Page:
Malaria is a protozoan infection. Anopheline mosquitoes release sporozoites into the blood. The sporozoites infect human hepatocytes. The hepatocytes release merozoites into the blood 1-2 weeks later. Malarial paroxysms are the invasion and rupture of red blood cells by these merozoites.

1,724 (US); 216,000,000 (Global)
Plasmodium falciparum; P. vivax; P. ovale; P. malariae; P. knowlesi;
9 days to 2 weeks (P. falciparum); 12-18 days (P. vivax & P. ovale); 18-40 days (P. malariae); Some strains of P. vivax from temperate areas: 8-10 months; [CCDM, p. 374]
Headache, fatigue & myalgias followed by fever; "Febrile paroxysms at regular intervals are unusual and suggest infection with P. vivax or P. ovale." [Harrisons, p. 611] Rash or lymphadenopathy suggests another cause of the fever. [Cecil, p. 2078]
Anopheline mosquitoes bite at night and release sporozoites into the blood. The sporozoites infect human hepatocytes. One to three weeks later, the hepatocytes release merozoites into the blood. Malarial paroxysms are associated with the invasion and rupture of red blood cells by these merozoites. Paroxysms are marked by fever, chills, headache, and nausea followed by profuse sweating. Other findings that may occur in all forms of malaria are anemia, jaundice, splenomegaly, and hepatomegaly. For P. vivax and P. ovale, infected hepatocytes can rest in a latent stage for 2-3 years. [Merck Manual, p. 1551-3] In one series of 160 patients in a travel clinic, symptoms were as follows: fever (100%), headache (100%), weakness/fatigue (94%), night sweats (91%), arthralgias (59%), myalgias (56%), diarrhea (13%), and abdominal pain (8%). The classic paroxysm lasts several hours and includes chills followed by high fever, then profuse sweating, and finally extreme fatigue and sleep. [PPID, p. 3310] As a general rule, uncomplicated malaria does not cause lymphadenopathy, pharyngitis, rash, or pulmonary consolidation. [Cohen, p. 1018; PPID, p. 3310] Variable or poor performance of RDT (Rapid Diagnostic Testing) for malaria species other that Plasmodium falciparum; [CDC Travel, p. 623]

The WHO criteria for severe malaria are any one of the following: cerebral malaria, respiratory distress, prostration, hyperparasitemia, severe anemia, hypoglycemia, jaundice, renal insufficiency, hemoglobinuria, shock, cessation of eating and drinking, repeated vomiting, and hyperpyrexia. P. falciparum can cause pulmonary edema and ARDS by sequestering in the tiny veins and capillaries of the lungs. Therefore, dyspnea is a finding in severe malaria. The urine may have the dark color of hemoglobinuria (black water fever) rather than the red color of hematuria. [PPID, p. 3311-12] Patients with P. falciparum malaria usually present within 4-6 weeks of their return from an endemic area. The fever pattern in falciparum malaria is "hectic." Cough and dyspnea are present in fewer than 20% of patients. Splenomegaly is present in about 25% of cases. Even less common are jaundice, abdominal pain, and hepatomegaly. Urticarial rash is rare. The WBC count is usually normal or slightly low (high in 5% of cases). Kidney function tests are usually normal at the time of presentation in the clinic. [ID, p. 2295] Inadequately treated patients with falciparum malaria may develop severe malaria: acute encephalopathy and coma, convulsions, renal failure, jaundice, pulmonary edema, bleeding diathesis, and shock. The other three malarias do not usually cause life-threatening disease. [CCDM, p. 372] Symptoms of cerebral malaria include deviated eyes, salivation, irregular breathing, opisthotonus, seizures, and coma. Complications, more common in children, include paralysis, aphasia, cerebellar ataxia, and cortical blindness. [Cohen, p.1019] Thrombocytopenia is commonly seen in malaria. [Wallach, p. 1200] Secondary pneumonia is a complication. Less than 5% of patients with severe malaria have bleeding complications including hematemesis. [Guerrant, p. 671, 656]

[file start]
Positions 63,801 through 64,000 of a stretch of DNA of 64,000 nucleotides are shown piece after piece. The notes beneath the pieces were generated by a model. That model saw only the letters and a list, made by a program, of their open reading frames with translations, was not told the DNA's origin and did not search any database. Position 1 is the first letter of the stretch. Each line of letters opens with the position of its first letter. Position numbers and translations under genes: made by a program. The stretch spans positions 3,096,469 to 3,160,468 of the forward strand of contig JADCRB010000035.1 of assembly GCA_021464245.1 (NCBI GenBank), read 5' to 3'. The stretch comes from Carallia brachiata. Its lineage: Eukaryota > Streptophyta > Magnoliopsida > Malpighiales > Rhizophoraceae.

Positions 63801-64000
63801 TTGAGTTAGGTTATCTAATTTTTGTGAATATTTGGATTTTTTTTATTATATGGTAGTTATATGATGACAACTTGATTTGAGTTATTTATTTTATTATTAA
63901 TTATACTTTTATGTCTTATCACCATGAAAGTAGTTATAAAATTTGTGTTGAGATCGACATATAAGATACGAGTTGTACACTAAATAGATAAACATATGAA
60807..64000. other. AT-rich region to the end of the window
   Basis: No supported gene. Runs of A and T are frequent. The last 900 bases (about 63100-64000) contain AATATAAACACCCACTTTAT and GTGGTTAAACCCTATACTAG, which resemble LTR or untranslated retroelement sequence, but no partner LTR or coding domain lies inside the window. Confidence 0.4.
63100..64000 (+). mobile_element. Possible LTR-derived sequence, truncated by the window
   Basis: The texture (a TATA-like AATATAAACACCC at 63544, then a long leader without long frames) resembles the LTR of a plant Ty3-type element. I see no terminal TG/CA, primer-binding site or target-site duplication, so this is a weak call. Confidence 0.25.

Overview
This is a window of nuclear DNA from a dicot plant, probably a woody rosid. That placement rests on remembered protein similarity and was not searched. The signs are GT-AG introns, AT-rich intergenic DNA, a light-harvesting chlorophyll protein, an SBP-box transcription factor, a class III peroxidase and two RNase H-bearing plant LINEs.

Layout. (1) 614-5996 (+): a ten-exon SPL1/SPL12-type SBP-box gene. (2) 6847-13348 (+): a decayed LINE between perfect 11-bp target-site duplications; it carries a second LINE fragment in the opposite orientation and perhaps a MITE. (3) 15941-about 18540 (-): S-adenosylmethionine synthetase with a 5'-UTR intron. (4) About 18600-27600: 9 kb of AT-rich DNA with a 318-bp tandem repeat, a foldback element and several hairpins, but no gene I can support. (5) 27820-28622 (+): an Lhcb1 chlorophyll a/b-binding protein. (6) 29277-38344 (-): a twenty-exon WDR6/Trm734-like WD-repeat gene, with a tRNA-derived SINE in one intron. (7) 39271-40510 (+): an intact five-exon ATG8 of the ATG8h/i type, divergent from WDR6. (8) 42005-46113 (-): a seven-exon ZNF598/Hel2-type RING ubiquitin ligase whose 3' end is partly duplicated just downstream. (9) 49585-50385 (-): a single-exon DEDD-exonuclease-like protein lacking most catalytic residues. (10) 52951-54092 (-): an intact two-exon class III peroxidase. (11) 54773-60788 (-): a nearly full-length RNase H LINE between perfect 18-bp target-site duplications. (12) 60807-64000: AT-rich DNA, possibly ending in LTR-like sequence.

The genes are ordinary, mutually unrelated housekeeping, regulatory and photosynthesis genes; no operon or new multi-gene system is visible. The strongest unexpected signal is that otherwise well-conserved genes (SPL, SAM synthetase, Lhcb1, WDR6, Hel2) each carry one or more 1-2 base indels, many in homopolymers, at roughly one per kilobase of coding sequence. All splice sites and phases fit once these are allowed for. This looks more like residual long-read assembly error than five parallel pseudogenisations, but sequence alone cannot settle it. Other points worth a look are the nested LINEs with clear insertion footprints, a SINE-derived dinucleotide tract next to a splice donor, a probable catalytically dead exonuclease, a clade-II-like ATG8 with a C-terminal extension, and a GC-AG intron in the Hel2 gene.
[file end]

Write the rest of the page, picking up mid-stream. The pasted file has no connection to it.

Microscopic examination of blood smears by expert is most sensitive method. Rapid diagnostic tests (RDTs) for HRP-2 or pLDH have high sens. & spec. [PPID] "Both positive and negative RDT results must always be confirmed by microscopy." [CDC Travel]
Large areas of Africa, Central and South America, Hispaniola, Asia (Middle East & South/Southeast Asia), Eastern Europe, and South Pacific; [CDC Travel]
  • >arthralgia
  • >fatigue, weakness
  • >fever
  • >fever, biphasic or relapsing
  • >myalgia
  • E pharyngitis
  • G abdominal pain
  • G diarrhea
  • G hematemesis
  • G hepatomegaly
  • G jaundice
  • G liver function test, abnormal
  • G nausea, vomiting
  • H anemia
  • H hemolysis
  • H hypergammaglobulinemia
  • H leukocytosis
  • H leukopenia
  • H splenomegaly
  • H thrombocytopenia
  • N confusion, delirium
  • N headache
  • N lethargy
  • N opisthotonus
  • N seizure
  • R chest pain
  • R cough
  • R dyspnea
  • S urticaria
  • U hematuria
  • X lung infiltrates
  • *acute renal failure
  • *ARDS
  • *bleeding tendency
  • *blindness
  • *glomerulonephritis
  • *myelitis
  • *paralysis
  • *pneumonia
  • *pulmonary edema
  • *sepsis
  • *shock
  • *stupor, coma




Needle (Includes Drug Abuse), Scalpel or Transfusion
Monkeys, Human
  • Asplenic patients
  • Have a blood transfusion
  • Injection drug users
  • Travel to endemic area
CDC Malaria Hotline: 770-488-7788 or 770-488-7100 (after hours);
1. (US) About 1500 cases/yr in the US, almost all acquired abroad; A few cases from blood transfusions and rare autochthonous (transmission by local mosquitoes that have bitten infected immigrants); [Merck Manual, p. 1551] Published in MMWR 2011: 1,724 cases;
2. (Global) 627,000 deaths in 2012, mostly in African children; Death rates have decreased 45% since 2000; [Fact sheets from WHO 2013] About 216 million cases/year; [CDC Travel, p. 267]